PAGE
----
Grant Recipients

Congratulations to all our current and past Fellowship and Assistantship award winners!

Award winners by year

Congratulations to all our 2018 Fellowship and Assistantship award winners!

Research Assistantship Recipients (2018)

Franz Krause
University of Cologne, Germany
On the land and in the water: connecting and disconnecting the Mackenzie Delta

 Franz is studying current uses and meanings associated with the Mackenzie Delta, focusing on people living around Aklavik. This will include information on people's livelihood practices, mobility, and senses of belonging, in particular in relation to the delta's social and ecological volatility and people's creative responses.

Steven Mamet
University of Saskatchewan
Permafrost and ecological change in the eastern Selwyn/western Mackenzie Mountains

Steven is researching to gain an improved understanding of both vegetative and environmental limiting factors in the North. He will study what increasing temperatures, longer growing seasons, and thawing permafrost mean for subarctic environments and plant communities.

Mary Ollier
University of Ottawa
On the land with Project Jewel: A community-based research project in the Inuvialuit Settlement Region.

Mary is seeking to understand if/how on-the-land programming offers culturally safe experiences that meet the self-identified needs of the residents of the Inuvialuit Settlement Region. Land-based initiatives for Aboriginal populations are intended to reinforce cultural identity and enhance resiliency. This project will draw upon the experiences of participants in the IRC's program Project Jewel.

Lia Ruttan
Independent Scholar
"We had a good mind to do it": Oral Histories of Aboriginal Forest Firefighters from Ft. Smith, NT

Lia is studying oral histories of aboriginal people about fighting forest fires in Fort Smith. Dene Elder Mary Heron, described the need to carry out one’s responsibility to the animals, lands, and waters. She went on to say, that fighting fire from this perspective brought good results, pride and good energy. Aboriginal forest firefighters from the Ft. Smith region agreed and initiated a request for research to explore, preserve and share their experience, knowledge and techniques.

 

Research Fellowship Recipients (2018)

Rebecca Goodwin
University of Western Ontario
Things past, things present: Inuvialuit perspectives on gender and the material record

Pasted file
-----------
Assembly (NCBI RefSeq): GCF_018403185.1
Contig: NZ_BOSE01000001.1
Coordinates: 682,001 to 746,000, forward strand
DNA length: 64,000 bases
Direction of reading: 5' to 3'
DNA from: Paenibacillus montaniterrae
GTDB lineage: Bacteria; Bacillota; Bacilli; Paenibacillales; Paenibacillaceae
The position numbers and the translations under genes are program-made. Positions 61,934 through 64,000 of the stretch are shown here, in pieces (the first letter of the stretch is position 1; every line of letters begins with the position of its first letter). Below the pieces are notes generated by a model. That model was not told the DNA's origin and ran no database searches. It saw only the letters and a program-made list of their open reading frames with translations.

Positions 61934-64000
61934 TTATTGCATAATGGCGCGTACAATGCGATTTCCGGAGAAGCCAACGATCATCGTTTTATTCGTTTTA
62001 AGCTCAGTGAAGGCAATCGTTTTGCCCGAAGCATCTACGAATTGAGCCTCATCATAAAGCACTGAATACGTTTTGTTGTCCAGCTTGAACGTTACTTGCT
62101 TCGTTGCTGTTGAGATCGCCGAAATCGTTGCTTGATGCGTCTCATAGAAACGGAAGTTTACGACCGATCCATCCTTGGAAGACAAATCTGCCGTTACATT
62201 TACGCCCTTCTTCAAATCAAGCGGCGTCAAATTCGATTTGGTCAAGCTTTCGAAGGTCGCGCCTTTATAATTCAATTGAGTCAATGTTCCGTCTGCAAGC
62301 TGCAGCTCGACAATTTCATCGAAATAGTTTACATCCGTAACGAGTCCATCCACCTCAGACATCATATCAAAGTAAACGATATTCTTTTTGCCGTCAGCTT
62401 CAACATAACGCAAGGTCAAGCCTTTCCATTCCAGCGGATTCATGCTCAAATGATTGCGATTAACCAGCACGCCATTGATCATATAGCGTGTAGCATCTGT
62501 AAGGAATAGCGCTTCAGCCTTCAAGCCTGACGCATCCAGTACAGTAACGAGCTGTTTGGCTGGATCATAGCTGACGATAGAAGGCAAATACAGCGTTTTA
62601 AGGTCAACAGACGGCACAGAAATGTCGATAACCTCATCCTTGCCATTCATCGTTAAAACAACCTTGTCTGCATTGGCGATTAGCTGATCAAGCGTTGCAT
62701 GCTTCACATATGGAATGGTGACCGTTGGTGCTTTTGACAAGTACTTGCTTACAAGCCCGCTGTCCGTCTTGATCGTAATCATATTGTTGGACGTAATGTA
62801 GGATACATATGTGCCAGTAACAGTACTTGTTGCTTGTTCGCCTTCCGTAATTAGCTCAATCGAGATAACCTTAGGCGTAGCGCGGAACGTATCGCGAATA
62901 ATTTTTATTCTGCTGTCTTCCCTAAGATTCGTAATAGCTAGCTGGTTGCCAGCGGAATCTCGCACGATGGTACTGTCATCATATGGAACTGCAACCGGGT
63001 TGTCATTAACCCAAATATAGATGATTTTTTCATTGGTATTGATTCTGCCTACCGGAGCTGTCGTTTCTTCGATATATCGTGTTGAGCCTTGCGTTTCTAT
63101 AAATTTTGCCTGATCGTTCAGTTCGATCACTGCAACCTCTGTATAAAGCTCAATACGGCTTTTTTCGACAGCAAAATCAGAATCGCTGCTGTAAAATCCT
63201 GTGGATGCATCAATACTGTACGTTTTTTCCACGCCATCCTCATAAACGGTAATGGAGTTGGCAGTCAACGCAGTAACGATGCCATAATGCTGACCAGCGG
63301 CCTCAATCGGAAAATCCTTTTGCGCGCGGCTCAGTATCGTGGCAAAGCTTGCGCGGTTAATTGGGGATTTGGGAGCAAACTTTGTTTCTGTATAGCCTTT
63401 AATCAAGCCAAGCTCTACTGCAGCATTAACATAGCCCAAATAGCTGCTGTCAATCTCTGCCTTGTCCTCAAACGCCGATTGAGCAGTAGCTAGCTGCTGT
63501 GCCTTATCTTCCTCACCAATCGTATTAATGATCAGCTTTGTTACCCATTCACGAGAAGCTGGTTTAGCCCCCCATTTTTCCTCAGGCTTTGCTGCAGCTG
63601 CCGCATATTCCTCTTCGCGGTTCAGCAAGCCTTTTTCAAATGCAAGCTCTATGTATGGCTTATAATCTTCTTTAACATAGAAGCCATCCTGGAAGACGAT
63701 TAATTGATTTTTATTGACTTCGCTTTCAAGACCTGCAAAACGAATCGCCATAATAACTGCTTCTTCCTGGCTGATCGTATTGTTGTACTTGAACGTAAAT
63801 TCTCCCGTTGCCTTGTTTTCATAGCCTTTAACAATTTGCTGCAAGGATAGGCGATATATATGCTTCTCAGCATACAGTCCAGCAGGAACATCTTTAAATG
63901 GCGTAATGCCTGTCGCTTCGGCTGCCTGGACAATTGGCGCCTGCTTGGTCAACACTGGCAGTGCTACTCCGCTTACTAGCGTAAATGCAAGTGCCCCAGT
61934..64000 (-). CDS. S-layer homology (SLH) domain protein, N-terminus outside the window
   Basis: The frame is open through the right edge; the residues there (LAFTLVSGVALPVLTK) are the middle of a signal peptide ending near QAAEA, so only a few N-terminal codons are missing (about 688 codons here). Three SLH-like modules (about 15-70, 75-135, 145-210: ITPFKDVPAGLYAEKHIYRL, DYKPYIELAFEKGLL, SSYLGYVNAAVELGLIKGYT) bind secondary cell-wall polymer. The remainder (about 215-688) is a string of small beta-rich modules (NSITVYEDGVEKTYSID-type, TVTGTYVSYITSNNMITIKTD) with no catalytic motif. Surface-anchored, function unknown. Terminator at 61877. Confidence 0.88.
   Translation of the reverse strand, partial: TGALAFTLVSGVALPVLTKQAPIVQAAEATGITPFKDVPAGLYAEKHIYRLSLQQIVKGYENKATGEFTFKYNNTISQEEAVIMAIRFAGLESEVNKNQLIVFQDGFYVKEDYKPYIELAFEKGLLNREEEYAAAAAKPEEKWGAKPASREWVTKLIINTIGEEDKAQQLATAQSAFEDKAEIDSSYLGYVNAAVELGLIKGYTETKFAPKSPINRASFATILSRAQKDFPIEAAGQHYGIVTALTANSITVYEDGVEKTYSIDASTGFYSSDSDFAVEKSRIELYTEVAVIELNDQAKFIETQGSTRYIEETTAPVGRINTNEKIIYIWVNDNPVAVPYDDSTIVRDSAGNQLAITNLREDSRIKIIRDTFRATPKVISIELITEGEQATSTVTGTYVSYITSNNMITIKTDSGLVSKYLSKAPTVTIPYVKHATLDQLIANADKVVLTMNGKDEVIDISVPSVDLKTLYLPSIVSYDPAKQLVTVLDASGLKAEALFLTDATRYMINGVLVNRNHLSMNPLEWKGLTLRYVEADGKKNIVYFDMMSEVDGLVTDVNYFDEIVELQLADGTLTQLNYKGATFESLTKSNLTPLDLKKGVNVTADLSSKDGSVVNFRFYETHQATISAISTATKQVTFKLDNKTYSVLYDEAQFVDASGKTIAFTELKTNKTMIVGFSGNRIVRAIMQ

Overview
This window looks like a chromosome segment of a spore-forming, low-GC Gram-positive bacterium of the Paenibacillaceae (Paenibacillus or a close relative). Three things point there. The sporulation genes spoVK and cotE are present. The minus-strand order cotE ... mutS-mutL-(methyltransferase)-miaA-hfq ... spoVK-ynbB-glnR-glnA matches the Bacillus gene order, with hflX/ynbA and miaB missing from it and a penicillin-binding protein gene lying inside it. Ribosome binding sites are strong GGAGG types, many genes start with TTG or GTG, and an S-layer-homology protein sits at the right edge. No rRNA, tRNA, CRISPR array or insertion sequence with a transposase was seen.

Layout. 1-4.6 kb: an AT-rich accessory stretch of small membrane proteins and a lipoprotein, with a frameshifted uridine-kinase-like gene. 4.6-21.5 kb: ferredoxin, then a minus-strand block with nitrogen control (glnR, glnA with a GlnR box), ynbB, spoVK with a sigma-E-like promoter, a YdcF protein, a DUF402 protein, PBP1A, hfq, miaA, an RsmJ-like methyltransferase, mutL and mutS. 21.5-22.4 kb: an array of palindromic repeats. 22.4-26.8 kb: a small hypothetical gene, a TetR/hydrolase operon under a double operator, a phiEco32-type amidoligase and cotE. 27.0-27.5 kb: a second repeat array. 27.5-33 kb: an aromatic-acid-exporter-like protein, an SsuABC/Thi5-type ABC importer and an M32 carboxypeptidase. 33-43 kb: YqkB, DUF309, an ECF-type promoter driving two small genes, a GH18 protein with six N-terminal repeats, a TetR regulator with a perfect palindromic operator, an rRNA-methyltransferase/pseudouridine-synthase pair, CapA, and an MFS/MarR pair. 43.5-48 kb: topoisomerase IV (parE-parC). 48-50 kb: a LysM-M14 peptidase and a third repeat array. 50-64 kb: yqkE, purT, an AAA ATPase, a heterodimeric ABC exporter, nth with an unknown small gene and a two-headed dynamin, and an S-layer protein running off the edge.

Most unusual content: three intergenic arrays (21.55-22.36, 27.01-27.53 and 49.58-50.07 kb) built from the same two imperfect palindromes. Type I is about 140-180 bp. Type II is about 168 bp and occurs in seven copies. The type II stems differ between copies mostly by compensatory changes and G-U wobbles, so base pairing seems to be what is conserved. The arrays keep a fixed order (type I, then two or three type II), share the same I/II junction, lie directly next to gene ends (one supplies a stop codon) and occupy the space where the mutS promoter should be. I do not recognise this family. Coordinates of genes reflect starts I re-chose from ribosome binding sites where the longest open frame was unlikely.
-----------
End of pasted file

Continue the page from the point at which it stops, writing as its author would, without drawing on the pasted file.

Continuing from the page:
Rebecca will use ethnographic methods in her study to document the relationships that Inuvialuit descendant communities have with “gendered” objects, both archaeological and modern. She seeks to include an Inuvialuit perspective on gender within the larger conversation about gender in the arctic past.

Erin MacDonald
University of Alberta
Carbon composition and microbial activity in permafrost-affected terrains

Erin will study how thaw slumps impact microbial community diversity in impacted-streams, and characterize organic carbon at multiple depths from different landscapes, and how this affects the rate of carbon decomposition. Permafrost thaw can release vast amounts of organic carbon, but the rate of decomposition will depend on both the microbial community and the type of the carbon material.

Mary Ollier
University of Ottawa
On the land with Project Jewel: A community-based research project in the Inuvialuit Settlement Region

Mary is seeking to understand if/how on-the-land programming offers culturally safe experiences that meet the self-identified needs of the residents of the Inuvialuit Settlement Region. Land-based initiatives for Aboriginal populations are intended to reinforce cultural identity and enhance resiliency. This project will draw upon the experiences of participants in the IRC's program Project Jewel.

Mike Palmer
Carleton University
An investigation of the factors inhibiting the chemical recovery of Yellowknife area lakes from 50 years of arsenic pollution

Mike is researching catchment and within-lake processes that are impeding the natural recovery of lakes after mining activity. Lakes near historical mining operations in the Yellowknife area continue to show signs of arsenic contamination almost 60 years after the bulk of arsenic was deposited across the landscape from legacy ore roasting operations.

2017

2016

2015

2014